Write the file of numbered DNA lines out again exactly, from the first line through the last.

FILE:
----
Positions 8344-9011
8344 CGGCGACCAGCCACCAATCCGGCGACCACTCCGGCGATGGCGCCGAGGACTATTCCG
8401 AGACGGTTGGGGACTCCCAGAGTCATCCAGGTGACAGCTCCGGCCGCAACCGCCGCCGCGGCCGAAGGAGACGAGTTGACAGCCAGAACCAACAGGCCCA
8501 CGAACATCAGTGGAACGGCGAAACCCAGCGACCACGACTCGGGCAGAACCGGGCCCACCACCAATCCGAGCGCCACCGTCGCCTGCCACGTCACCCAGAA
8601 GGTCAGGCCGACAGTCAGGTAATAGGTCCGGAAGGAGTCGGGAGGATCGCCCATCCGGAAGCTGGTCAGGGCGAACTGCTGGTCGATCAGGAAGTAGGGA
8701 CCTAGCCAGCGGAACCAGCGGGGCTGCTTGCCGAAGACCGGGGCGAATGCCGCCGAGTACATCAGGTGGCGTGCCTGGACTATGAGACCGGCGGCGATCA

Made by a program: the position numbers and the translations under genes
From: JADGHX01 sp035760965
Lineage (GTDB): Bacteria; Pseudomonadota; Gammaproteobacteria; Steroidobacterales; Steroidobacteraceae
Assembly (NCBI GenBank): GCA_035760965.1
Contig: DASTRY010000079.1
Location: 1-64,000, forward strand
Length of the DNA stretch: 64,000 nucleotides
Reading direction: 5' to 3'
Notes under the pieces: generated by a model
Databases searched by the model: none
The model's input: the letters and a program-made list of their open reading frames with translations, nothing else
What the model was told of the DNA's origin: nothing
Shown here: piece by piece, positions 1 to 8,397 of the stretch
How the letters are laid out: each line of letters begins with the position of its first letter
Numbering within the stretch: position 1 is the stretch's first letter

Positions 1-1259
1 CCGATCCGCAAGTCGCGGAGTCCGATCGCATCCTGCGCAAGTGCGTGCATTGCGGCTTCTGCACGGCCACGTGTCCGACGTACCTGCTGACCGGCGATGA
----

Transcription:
Positions 8344-9011
8344 CGGCGACCAGCCACCAATCCGGCGACCACTCCGGCGATGGCGCCGAGGACTATTCCG
8401 AGACGGTTGGGGACTCCCAGAGTCATCCAGGTGACAGCTCCGGCCGCAACCGCCGCCGCGGCCGAAGGAGACGAGTTGACAGCCAGAACCAACAGGCCCA
8501 CGAACATCAGTGGAACGGCGAAACCCAGCGACCACGACTCGGGCAGAACCGGGCCCACCACCAATCCGAGCGCCACCGTCGCCTGCCACGTCACCCAGAA
8601 GGTCAGGCCGACAGTCAGGTAATAGGTCCGGAAGGAGTCGGGAGGATCGCCCATCCGGAAGCTGGTCAGGGCGAACTGCTGGTCGATCAGGAAGTAGGGA
8701 CCTAGCCAGCGGAACCAGCGGGGCTGCTTGCCGAAGACCGGGGCGAATGCCGCCGAGTACATCAGGTGGCGTGCCTGGACTATGAGACCGGCGGCGATCA

Made by a program: the position numbers and the translations under genes
From: JADGHX01 sp035760965
Lineage (GTDB): Bacteria; Pseudomonadota; Gammaproteobacteria; Steroidobacterales; Steroidobacteraceae
Assembly (NCBI GenBank): GCA_035760965.1
Contig: DASTRY010000079.1
Location: 1-64,000, forward strand
Length of the DNA stretch: 64,000 nucleotides
Reading direction: 5' to 3'
Notes under the pieces: generated by a model
Databases searched by the model: none
The model's input: the letters and a program-made list of their open reading frames with translations, nothing else
What the model was told of the DNA's origin: nothing
Shown here: piece by piece, positions 1 to 8,397 of the stretch
How the letters are laid out: each line of letters begins with the position of its first letter
Numbering within the stretch: position 1 is the stretch's first letter

Positions 1-1259
1 CCGATCCGCAAGTCGCGGAGTCCGATCGCATCCTGCGCAAGTGCGTGCATTGCGGCTTCTGCACGGCCACGTGTCCGACGTACCTGCTGACCGGCGATGA